As shown, the memory 106 of the computer 102 includes the operating system 148, a Database Management System (DBMS) 150, and an application 152. The DBMS 150 may manage a database 154, shown in storage 108. In one embodiment, the DBMS 150 is the DB2 product offered by the IBM Corporation for the MVS, AIX, IBM I, Linux or Microsoft Windows operating systems, as examples. Generally, those skilled in the art will recognize that the present invention has application to any DBMS software that uses SQL, and may similarly be applied to database software using non-SQL queries. More generally, however, it should be understood that the data to be accessed need not be part of a DBMS at all. The application 152 (and more generally, any requesting entity, including the operating system 148) is configured to issue queries against the database 154. Although only one database is shown for simplicity, the DBMS 150 may manage multiple databases. Further, the databases may be distributed relative to one another, e.g., over the network 130. And although the application 152 and the DBMS 150 are shown to be executing on the computer 102, the application 152 may also execute on a different computer that communicates with the computer 102 via the network 130.

In one embodiment, the database 154 is representative of any collection of data, regardless of the particular physical representation of the data. A physical representation of data defines an organizational schema of the data. By way of illustration, the database 154 may be organized according to a relational schema (accessible by SQL queries) or according to an XML schema (accessible by XML queries). However, embodiments of the invention are not limited to a particular schema and contemplate extension to schemas presently unknown. As used herein, the term “schema” generically refers to a particular arrangement of data.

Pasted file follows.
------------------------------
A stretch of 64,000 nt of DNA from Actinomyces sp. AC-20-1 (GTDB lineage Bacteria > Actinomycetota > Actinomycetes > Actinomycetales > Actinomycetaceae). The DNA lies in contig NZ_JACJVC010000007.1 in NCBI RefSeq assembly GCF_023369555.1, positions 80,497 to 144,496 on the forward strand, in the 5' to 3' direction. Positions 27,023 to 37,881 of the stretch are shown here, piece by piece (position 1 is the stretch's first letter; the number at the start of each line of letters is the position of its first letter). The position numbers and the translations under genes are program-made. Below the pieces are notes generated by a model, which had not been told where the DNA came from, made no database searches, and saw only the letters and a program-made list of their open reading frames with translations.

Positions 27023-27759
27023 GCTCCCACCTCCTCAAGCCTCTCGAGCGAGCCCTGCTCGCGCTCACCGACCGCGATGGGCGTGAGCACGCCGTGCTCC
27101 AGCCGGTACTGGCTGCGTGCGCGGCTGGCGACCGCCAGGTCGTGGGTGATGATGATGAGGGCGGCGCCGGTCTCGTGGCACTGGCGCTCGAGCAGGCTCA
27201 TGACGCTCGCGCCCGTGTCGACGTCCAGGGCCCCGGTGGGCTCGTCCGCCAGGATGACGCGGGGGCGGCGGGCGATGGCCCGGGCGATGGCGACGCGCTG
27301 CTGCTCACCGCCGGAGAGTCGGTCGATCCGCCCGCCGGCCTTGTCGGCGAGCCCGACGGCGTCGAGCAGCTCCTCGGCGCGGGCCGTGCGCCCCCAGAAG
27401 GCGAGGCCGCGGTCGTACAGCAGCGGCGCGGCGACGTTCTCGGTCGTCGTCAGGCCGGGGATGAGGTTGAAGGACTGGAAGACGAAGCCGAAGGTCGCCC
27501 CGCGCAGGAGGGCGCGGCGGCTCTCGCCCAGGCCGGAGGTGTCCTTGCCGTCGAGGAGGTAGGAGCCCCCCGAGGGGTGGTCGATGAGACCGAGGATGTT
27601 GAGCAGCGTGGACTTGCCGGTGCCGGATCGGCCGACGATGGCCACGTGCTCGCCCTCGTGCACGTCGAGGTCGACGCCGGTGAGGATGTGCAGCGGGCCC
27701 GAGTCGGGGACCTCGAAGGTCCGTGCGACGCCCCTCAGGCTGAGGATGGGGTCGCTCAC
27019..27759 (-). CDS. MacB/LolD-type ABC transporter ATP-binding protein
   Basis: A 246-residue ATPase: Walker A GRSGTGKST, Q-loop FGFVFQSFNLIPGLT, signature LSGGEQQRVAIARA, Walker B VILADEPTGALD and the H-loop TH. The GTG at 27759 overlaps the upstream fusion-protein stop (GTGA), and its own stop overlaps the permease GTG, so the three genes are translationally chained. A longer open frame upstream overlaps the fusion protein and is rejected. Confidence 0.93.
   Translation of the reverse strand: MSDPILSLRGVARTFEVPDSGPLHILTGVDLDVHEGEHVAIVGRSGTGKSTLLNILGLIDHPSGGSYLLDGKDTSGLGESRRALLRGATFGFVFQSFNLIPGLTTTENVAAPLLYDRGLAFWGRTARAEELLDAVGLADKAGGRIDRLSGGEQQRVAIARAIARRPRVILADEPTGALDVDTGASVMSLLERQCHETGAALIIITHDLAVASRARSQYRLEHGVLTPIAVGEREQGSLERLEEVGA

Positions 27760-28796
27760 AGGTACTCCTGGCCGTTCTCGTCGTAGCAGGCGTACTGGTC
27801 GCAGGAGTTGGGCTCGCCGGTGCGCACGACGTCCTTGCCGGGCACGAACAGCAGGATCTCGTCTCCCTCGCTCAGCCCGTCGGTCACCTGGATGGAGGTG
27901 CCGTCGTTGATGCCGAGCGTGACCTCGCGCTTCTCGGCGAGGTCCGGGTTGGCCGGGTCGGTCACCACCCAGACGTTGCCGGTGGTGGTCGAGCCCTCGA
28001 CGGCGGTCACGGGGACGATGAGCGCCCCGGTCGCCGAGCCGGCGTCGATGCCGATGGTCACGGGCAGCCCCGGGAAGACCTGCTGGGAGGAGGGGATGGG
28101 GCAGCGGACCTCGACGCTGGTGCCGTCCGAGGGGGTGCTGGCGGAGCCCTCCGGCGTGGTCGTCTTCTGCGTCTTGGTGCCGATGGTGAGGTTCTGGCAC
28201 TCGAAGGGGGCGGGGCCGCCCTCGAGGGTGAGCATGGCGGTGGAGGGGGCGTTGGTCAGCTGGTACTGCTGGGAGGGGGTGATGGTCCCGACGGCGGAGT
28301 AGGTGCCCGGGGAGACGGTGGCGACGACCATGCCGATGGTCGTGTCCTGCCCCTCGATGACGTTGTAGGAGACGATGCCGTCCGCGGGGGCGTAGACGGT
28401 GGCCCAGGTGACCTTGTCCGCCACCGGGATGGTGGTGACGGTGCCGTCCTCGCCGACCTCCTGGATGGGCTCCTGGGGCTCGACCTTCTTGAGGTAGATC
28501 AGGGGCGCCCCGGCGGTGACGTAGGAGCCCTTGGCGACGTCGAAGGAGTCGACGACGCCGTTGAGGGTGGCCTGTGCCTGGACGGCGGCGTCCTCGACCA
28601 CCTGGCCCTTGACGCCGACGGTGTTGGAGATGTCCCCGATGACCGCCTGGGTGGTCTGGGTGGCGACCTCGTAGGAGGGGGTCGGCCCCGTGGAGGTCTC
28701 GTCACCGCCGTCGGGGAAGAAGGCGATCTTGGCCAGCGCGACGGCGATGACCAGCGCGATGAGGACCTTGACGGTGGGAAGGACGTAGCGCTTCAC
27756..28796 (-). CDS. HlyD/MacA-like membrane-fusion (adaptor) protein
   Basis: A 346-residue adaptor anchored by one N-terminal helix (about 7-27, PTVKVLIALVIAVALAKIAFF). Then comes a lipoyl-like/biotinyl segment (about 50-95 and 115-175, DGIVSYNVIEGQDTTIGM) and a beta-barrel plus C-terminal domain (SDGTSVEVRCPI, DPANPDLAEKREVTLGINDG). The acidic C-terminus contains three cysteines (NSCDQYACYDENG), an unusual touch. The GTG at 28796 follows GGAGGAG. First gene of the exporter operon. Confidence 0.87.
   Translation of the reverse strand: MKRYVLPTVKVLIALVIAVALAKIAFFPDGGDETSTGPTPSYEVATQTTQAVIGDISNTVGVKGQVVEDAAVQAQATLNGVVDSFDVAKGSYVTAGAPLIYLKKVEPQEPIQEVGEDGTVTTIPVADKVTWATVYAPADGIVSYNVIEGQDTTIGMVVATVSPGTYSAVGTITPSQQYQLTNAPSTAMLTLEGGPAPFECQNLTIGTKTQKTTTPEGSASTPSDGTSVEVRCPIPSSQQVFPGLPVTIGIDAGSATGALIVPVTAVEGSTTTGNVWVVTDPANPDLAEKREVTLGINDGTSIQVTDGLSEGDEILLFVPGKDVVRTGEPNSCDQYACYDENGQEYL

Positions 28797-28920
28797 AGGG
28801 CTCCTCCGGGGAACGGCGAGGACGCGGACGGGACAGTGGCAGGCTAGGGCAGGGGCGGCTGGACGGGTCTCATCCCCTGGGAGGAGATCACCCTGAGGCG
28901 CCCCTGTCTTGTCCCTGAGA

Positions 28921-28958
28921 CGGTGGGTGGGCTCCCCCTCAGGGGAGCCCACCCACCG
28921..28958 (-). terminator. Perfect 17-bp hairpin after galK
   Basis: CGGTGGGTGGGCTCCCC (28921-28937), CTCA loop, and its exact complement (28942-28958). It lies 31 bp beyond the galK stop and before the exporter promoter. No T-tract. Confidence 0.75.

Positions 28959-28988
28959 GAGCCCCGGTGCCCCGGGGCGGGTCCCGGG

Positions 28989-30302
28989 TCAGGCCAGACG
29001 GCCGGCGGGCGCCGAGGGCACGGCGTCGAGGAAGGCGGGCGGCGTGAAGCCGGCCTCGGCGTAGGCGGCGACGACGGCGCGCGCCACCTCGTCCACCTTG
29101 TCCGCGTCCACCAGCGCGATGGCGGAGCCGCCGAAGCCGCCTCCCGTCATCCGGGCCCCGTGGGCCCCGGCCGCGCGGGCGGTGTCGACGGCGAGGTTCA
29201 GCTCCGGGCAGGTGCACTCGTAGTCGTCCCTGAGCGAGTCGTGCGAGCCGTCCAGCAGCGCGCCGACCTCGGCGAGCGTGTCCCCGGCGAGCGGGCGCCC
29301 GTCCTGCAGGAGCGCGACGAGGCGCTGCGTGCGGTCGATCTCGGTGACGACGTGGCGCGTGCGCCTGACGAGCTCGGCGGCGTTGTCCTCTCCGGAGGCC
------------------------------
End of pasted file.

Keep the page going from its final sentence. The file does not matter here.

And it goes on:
In one embodiment, the database 154 stores database tables that include data pages. Each data page is configured to store data rows that, in turn, store information. The database may also include a database index such as a sparse index for logically ordering the data rows. The database index includes index pages. Each index page is configured to store index entries, where each data row is referenced by a corresponding index entry. The data pages and the index pages are arranged to be stored on and retrieved from a storage medium such as the storage 108.

In one embodiment, the application 152 issues a request to the DBMS 150. The request includes a query statement (e.g., a select, insert, or update). Depending on the embodiment, the request issued by the application 152 may be predefined (i.e., hard coded as part of the application 152) or may be generated in response to input (e.g., user input).

In one embodiment, to service the request from the application 152, the DBMS 150 performs a number of database operations. For example, the DBMS 150 retrieves index entries and data rows from storage (e.g., disk or tape) into a database cache (e.g., in main memory). The speed of accessing the storage 108 may be much slower than other operations involved in servicing a request, such as operations involving the database cache. Consequently, performance of the DBMS 150 in servicing the request may be, to a large extent, determined by a frequency with which the DBMS 150 accesses the storage 108.